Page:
Forex Blog: Currency Trading News & Analysis.

June 28th 2005

Is the Yuan really undervalued?

Investors and economists have been betting on the Chinese Yuan’s revaluation for several years now.  Economists estimate the Yuan is undervalued by 40%.  Congress has adopted the average of 15% and 40% estimates, in calling for a 27.5% across-the-board tariff on Chinese imports.  The Economist’s Big Mac Index indicates the Yuan is 59% undervalued. Who is correct?

There are several viable methods economists use to value currencies. First, the theory of Purchasing Power Parity dictates prices in different countries should converge, to offset divergent exchange rates. An application of this theory to China indicates the Yuan is undervalued by 40%. Next, a nation’s ‘fundamental equilibrium exchange rate’ can be calculated, predicated on current account and trade balances. In this case, while China runs an enormous trade surplus with the US, it runs trade deficits with several other countries. As a result, economists using this method reckon the Yuan is only undervalued by 15-25%. Finally, economists constructing estimates base on the ‘behavioral equilibrium exchange rate’ method use economic indicators, such as inflation and employment statistics, to calculate the fair exchange rate. Such methods produce exchange rates which are only 7% below current rates. As a result, much of the uproar over China’s refusal to revalue may not be predicated on solid economic logic. The Economist reports:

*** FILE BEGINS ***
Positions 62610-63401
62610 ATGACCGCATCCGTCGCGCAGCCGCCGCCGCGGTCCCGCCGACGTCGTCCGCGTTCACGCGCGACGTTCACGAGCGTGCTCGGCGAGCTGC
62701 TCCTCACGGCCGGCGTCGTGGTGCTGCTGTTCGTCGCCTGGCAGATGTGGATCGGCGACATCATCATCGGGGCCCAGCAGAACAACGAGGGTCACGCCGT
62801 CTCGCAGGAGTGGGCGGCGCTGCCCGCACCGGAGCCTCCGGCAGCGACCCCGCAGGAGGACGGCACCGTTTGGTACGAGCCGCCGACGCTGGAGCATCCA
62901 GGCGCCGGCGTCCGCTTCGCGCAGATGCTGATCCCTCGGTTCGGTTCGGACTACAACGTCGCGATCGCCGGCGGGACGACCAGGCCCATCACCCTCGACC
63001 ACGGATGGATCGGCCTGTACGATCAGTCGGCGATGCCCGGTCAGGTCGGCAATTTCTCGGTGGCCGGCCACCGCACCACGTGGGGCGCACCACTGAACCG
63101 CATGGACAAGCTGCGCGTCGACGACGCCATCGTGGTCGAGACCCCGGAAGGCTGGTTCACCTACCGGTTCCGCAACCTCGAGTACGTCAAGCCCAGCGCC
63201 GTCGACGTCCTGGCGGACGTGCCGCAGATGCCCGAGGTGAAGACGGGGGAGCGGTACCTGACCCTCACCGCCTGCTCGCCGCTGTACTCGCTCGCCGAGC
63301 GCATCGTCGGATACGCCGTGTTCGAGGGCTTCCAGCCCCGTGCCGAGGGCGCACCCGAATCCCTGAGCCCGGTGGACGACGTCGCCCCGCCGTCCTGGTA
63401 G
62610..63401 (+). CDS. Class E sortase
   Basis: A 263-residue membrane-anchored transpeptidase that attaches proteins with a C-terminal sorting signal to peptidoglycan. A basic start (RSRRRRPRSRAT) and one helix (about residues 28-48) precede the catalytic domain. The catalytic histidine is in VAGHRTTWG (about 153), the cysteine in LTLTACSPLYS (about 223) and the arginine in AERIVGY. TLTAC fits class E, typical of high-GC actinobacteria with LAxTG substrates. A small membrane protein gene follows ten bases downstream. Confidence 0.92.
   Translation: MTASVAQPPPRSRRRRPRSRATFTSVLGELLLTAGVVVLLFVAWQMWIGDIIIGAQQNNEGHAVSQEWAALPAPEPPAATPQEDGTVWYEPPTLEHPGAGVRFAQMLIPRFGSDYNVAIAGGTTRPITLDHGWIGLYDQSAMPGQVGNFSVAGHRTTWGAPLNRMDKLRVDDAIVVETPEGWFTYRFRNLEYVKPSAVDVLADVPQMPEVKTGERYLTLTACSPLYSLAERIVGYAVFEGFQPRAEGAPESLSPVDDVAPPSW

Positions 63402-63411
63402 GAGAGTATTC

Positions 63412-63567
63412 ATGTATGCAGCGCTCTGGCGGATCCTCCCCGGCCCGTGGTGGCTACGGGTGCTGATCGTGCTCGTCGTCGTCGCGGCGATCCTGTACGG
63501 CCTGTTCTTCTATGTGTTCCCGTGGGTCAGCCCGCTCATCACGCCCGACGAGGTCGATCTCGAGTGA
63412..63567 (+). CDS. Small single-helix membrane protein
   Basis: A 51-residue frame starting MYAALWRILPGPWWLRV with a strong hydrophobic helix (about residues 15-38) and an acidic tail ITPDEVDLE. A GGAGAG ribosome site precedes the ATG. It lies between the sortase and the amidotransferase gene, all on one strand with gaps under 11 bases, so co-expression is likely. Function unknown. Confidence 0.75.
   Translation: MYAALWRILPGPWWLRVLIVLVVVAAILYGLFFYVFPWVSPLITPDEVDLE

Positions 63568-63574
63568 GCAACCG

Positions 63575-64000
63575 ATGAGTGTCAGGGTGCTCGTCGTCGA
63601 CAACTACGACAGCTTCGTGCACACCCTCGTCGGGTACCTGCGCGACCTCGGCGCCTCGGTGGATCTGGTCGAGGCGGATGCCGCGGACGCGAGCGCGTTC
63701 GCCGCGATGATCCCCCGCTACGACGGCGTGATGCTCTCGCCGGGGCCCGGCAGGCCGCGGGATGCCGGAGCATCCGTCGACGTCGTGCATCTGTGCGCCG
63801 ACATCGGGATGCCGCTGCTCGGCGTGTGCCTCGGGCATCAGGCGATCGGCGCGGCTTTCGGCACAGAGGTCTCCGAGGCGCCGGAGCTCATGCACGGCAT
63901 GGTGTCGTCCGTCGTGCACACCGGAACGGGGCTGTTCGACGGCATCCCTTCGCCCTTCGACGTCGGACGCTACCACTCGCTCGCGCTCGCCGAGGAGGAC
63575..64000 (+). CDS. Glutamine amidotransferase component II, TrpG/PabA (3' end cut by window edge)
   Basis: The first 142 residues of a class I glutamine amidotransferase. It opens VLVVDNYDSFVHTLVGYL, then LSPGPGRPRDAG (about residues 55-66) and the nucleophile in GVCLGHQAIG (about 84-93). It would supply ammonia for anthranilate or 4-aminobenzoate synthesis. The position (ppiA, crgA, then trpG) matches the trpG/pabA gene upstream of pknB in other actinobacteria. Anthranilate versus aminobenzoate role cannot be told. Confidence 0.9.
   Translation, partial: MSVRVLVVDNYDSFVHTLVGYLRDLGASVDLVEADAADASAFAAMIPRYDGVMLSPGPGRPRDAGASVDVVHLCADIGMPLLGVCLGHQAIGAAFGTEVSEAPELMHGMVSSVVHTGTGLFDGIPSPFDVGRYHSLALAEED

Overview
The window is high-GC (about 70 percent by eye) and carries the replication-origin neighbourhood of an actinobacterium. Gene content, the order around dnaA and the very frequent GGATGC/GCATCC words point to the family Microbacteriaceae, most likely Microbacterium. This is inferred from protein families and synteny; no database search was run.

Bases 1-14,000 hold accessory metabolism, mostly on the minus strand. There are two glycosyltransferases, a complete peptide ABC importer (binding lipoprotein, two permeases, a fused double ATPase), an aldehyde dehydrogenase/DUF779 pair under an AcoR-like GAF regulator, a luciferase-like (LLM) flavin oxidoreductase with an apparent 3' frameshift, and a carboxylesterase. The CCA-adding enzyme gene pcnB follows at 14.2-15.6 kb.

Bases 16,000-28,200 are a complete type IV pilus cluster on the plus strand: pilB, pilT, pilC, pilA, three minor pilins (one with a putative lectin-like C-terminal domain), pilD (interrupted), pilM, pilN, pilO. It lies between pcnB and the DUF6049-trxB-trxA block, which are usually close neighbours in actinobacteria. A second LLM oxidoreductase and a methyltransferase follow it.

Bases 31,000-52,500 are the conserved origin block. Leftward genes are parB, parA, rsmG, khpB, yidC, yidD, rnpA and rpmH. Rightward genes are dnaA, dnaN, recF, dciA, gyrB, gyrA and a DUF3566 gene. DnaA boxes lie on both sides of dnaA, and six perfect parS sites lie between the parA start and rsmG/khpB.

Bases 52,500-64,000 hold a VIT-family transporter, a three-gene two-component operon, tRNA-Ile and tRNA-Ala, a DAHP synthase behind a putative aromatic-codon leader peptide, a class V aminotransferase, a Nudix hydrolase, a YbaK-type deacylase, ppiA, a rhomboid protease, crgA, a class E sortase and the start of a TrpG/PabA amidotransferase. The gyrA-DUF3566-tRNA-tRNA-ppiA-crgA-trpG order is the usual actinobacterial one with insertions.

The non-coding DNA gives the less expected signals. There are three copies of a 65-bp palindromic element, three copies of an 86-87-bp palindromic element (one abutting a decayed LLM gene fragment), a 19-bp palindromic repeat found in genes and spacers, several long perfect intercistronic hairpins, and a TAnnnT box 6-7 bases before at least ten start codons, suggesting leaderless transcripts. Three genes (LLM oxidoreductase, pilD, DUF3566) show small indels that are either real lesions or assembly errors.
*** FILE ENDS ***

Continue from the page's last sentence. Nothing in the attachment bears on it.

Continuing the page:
The uncertainty about fair value explains why the IMF and America’s Treasury prefer to say that the yuan needs to become more “flexible” than to call for revaluation outright…calls for a revaluation of 27.5% rest on flimsy foundations.

Read More: Precisely Wrong

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Posted by Adam Kritzer | in Chinese Yuan (RMB), Investing & Trading | No Comments »

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© 2004 - 2018 Forex Blog.org. Currency charts © their sources. While we aim to analyze and try to forceast the forex markets, none of what we publish should be taken as personalized investment advice. Forex exchange rates depend on many factors like monetary policy, currency inflation, and geo-political risks that may not be forseen. Forex trading & investing involves a significant risk of loss.